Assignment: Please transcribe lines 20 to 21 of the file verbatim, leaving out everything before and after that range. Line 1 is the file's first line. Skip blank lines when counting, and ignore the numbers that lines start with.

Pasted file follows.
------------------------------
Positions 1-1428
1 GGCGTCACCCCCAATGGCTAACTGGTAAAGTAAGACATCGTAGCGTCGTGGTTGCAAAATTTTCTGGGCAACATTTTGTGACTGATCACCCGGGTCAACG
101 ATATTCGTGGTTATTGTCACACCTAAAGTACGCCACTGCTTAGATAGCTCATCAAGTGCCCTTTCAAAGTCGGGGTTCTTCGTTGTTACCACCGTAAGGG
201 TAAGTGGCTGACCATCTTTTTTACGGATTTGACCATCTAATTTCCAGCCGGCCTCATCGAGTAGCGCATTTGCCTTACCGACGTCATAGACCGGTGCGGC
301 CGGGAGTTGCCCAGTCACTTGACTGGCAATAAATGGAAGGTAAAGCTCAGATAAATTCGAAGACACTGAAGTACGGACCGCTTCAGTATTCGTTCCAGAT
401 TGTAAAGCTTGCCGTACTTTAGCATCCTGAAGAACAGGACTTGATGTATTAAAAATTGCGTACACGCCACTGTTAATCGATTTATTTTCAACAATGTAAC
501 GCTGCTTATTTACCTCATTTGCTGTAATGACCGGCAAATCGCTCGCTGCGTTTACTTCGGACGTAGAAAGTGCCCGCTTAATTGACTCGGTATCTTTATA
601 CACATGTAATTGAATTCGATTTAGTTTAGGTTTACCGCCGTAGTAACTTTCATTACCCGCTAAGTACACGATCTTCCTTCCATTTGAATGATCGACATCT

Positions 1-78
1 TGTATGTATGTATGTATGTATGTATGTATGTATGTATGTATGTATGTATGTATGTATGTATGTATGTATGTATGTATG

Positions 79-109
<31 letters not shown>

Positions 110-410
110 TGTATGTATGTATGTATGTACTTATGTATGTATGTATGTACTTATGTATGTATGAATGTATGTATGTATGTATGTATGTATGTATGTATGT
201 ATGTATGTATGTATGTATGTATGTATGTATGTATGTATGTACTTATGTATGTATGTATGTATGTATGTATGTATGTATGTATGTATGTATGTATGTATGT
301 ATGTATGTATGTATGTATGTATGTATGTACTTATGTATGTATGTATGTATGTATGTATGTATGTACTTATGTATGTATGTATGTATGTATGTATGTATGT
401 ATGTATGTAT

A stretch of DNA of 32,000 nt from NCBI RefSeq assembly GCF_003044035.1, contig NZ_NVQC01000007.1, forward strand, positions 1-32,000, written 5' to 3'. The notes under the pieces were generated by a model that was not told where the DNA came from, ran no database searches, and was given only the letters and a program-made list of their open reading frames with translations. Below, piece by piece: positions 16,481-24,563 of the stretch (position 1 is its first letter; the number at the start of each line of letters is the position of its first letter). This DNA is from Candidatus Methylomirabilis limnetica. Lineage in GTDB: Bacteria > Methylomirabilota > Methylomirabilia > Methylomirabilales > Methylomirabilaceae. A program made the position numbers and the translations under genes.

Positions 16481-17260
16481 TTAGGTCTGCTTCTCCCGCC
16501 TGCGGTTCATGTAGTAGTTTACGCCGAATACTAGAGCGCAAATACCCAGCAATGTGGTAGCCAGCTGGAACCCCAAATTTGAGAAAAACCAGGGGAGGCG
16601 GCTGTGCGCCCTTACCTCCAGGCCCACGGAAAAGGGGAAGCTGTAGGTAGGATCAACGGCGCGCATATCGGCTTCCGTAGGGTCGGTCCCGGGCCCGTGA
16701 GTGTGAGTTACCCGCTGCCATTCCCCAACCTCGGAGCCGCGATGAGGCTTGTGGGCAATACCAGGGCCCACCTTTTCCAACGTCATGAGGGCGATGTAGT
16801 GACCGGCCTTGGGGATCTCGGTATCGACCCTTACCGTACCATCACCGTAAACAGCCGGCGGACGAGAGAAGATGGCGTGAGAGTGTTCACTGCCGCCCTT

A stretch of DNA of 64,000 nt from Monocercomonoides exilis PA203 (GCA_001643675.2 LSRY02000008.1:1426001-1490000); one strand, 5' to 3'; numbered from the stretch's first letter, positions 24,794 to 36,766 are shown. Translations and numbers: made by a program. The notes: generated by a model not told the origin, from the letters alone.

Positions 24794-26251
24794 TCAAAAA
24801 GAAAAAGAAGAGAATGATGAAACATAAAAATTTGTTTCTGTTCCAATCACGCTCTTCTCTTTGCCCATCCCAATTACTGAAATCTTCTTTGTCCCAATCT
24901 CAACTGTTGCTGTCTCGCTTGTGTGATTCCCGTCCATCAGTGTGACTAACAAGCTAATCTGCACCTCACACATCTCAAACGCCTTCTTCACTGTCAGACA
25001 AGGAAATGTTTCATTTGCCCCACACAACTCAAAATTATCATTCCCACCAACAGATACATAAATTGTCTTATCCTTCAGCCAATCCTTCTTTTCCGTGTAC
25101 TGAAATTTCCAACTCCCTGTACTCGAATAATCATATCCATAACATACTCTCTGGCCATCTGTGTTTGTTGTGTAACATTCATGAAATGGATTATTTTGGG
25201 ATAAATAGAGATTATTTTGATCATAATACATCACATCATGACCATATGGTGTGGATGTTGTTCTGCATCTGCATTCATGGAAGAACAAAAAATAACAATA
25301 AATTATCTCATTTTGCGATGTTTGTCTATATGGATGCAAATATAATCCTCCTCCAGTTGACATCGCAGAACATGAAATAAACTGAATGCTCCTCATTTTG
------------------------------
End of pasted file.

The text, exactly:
16481 TTAGGTCTGCTTCTCCCGCC
16501 TGCGGTTCATGTAGTAGTTTACGCCGAATACTAGAGCGCAAATACCCAGCAATGTGGTAGCCAGCTGGAACCCCAAATTTGAGAAAAACCAGGGGAGGCG